Pulsed Laser Deposition (PLD) is a physical vapour deposition technique in which a high-power pulsed laser beam is focused onto a target material. This material vaporizes into a plasma plume which expands away from the target and condenses onto a substrate as a thin film. This process occurs in ultra-high vacuum or in the presence of a background gas. Oxygen is commonly used when depositing oxides to fully oxygenate the deposited films.
As PLD is based on material ablation with a high power laser, the technique has proven to be very useful for the deposition of high melting point ceramics or (complex) metal oxides, which opened up a wide field of thin film materials science research. In the beginning of the nineties PLD underwent a tremendous progress and gained much popularity with the thin film synthesis of high-Tc superconducting YBCO. Herewith it was shown that in PLD near stoichiometric transfer of the target composition occurs, even for multi-element oxides. In later years, the development of high pressure RHEED led to an improved control over single crystal surface termination and growth on atomic level, as well as new growth manipulation techniques like pulsed laser interval deposition. At present, highly epitaxial growth and atomically sharp interfaces can be achieved in the growth of complex oxide heterostructures.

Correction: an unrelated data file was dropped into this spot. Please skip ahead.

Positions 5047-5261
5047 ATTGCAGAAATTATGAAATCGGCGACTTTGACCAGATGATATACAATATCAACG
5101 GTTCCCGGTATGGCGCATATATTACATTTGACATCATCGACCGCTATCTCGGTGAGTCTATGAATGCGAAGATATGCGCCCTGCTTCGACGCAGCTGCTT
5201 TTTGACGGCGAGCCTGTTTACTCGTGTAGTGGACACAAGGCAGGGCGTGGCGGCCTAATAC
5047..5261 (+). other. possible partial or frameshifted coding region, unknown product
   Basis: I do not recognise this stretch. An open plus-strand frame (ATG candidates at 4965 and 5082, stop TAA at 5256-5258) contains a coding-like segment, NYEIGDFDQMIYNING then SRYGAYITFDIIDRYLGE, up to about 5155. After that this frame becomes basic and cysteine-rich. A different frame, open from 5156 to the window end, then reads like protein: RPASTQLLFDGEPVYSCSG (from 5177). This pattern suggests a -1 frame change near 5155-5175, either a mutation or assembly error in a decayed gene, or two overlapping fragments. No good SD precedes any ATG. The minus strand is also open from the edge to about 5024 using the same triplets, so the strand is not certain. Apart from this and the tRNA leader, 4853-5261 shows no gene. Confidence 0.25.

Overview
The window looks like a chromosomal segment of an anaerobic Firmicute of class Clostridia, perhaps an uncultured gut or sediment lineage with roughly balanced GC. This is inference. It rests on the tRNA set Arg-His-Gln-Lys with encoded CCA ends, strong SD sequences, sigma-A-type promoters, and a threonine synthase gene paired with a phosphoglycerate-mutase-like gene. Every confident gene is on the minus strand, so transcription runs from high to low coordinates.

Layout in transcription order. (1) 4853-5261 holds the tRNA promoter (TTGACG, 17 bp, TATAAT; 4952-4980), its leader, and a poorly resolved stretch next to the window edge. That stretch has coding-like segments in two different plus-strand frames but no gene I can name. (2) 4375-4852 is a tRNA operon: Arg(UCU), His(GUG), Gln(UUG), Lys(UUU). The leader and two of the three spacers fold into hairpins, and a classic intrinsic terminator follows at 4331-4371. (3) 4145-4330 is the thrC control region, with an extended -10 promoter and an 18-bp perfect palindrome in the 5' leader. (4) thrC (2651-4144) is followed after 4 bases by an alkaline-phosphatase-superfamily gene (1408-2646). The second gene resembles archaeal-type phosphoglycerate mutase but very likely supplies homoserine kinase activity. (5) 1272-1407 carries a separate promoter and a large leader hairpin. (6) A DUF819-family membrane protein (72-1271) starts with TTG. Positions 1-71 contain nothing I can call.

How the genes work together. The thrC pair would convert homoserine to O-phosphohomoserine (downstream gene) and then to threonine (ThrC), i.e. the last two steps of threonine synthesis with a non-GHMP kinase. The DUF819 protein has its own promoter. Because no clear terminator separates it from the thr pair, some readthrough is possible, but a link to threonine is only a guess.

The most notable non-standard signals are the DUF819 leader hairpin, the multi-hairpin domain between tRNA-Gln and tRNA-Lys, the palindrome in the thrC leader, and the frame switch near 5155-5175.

While the basic setup is simple relative to many other deposition techniques, the physical phenomena of laser-target interaction and film growth are quite complex. When the laser pulse is absorbed by the target, energy is first converted to electronic excitation and then into thermal, chemical and mechanical energy resulting in evaporation, ablation, and the formation of the plasma plume consisting of many species including neutrals and ionized particles. Depending on the background gas environment, laser spot characteristics, substrate temperature etc, species thermalise, oxidise and form a thin film with specific structure, morphology and properties. These many growth parameters that can be set and tuned have been the focus of many fundamental studies focussing on improved understanding and optimisation of thin film growth. Besides these many optimisation studies, PLD is nowadays widely used for the growth of high quality thin films and heterostructures for investigation, thereby combining a wide range of interesting material properties.
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